By Christopher Salinas
Karen Marcotte is a professor of History and Humanities at Palo Alto College, and she has always had a passion for teaching.
She was born in Lake Charles, La., and while she loved teaching, she also enjoyed libraries and ended up taking library science classes as an undergraduate at Peabody College in Nashville, Tenn, to see if she would enjoy being a librarian instead. She loved the class on censorship, and was even able to work at the Vanderbilt University Medical Library. However, she was not very fond of her cataloging class.
“That is the most boring thing (class) on the planet,” said Marcotte.
She disliked it so much that she decided to switch her major, and she graduated from Peabody College with a master’s in History.
Her official career began in 1975 as an adjunct professor at San Antonio College, where she worked for 10 years. In 1985, she applied to Palo Alto when it first opened, and she has worked here ever since, making her a founding faculty member. Marcotte also taught at UTSA as an adjunct professor, and she taught Interdisciplinary Studies for 14 years at Palo Alto before the classes were discontinued.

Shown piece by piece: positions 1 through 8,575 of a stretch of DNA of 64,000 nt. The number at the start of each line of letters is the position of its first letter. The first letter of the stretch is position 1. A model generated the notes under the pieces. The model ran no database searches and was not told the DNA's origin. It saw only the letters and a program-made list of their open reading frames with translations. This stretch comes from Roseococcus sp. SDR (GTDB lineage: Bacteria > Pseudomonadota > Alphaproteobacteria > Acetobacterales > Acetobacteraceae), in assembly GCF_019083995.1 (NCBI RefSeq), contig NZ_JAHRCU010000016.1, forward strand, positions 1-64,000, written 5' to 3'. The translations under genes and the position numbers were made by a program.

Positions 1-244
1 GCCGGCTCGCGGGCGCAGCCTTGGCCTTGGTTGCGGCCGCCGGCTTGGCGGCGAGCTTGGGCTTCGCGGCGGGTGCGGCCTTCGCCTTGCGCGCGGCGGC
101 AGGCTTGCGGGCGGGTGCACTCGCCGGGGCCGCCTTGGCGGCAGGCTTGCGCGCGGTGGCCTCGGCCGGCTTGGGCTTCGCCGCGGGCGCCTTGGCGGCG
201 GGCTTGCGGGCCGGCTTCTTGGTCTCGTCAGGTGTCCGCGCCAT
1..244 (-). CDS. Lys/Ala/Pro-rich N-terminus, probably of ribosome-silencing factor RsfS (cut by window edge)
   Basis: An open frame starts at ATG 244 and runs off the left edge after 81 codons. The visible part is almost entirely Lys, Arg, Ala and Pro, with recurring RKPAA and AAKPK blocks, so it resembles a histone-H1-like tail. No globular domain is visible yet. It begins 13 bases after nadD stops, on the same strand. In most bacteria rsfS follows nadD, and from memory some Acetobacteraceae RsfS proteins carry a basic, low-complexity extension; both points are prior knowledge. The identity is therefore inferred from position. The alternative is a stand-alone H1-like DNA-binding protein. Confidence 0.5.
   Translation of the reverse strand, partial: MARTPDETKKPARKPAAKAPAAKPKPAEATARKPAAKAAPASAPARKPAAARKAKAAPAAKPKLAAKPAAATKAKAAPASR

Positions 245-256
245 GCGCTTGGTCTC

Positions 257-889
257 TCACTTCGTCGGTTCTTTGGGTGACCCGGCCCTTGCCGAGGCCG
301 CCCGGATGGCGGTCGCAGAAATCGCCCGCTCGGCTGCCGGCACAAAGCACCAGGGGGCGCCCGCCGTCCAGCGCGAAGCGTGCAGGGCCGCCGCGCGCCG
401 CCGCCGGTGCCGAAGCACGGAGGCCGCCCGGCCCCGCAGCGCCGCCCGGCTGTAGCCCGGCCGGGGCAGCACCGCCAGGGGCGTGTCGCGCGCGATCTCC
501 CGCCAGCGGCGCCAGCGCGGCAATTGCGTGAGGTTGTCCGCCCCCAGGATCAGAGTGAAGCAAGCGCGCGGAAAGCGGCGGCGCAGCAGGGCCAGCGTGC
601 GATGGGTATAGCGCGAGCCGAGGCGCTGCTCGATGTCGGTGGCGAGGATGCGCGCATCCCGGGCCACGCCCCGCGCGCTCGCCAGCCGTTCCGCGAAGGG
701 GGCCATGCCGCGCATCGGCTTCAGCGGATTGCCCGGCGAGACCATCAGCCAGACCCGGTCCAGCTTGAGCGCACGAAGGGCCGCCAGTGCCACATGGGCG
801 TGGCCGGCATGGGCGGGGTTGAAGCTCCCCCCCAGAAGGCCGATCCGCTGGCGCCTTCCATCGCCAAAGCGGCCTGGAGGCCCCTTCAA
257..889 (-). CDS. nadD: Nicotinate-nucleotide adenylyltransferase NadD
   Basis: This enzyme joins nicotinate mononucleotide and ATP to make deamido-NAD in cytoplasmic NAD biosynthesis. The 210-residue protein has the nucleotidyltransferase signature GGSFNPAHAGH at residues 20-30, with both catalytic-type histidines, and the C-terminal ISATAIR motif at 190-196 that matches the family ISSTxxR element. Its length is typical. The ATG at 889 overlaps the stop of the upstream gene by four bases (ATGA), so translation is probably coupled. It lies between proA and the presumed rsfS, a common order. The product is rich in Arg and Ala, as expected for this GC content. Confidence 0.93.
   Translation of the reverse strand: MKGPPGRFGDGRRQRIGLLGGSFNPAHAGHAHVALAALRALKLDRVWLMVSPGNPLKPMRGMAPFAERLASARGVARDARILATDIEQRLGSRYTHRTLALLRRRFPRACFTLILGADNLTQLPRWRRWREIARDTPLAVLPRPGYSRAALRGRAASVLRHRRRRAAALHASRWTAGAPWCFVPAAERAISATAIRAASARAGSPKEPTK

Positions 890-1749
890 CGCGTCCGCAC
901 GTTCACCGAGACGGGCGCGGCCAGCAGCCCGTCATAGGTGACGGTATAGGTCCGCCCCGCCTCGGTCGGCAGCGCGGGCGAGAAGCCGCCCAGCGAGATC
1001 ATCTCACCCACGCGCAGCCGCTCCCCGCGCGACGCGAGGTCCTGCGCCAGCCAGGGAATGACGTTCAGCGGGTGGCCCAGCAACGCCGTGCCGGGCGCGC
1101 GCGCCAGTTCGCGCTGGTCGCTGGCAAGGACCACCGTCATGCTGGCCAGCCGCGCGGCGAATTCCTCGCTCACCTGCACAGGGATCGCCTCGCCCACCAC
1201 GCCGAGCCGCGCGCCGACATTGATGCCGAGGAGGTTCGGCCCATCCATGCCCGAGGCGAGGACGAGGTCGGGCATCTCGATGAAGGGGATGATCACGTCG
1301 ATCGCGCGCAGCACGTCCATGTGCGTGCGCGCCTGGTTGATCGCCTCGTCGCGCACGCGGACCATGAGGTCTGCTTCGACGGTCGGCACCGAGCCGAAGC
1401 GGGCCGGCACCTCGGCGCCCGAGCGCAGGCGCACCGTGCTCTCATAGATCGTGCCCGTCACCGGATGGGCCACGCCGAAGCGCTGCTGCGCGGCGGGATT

Currently, the classes she teaches are Introduction to Humanities, and World Cultures and Global Issues, both of which she developed.
Marcotte loves to travel, as well. She has been to five continents and has seen Antarctica, which has been her favorite so far. Australia is the last continent she would love to visit. Outside of the U.S., her main visits have been to Europe and South America, and she has also led some Study Abroad programs.
After 26 years of teaching at Palo Alto, Marcotte is considering retiring this December or May. However, she would like to continue teaching as an adjunct professor at Palo Alto and possibly UTSA.
“I may look at teaching at UTSA again. I know they want me to teach over there,” said Marcotte. “…I’m still working with UTSA, but just not officially in the classroom.”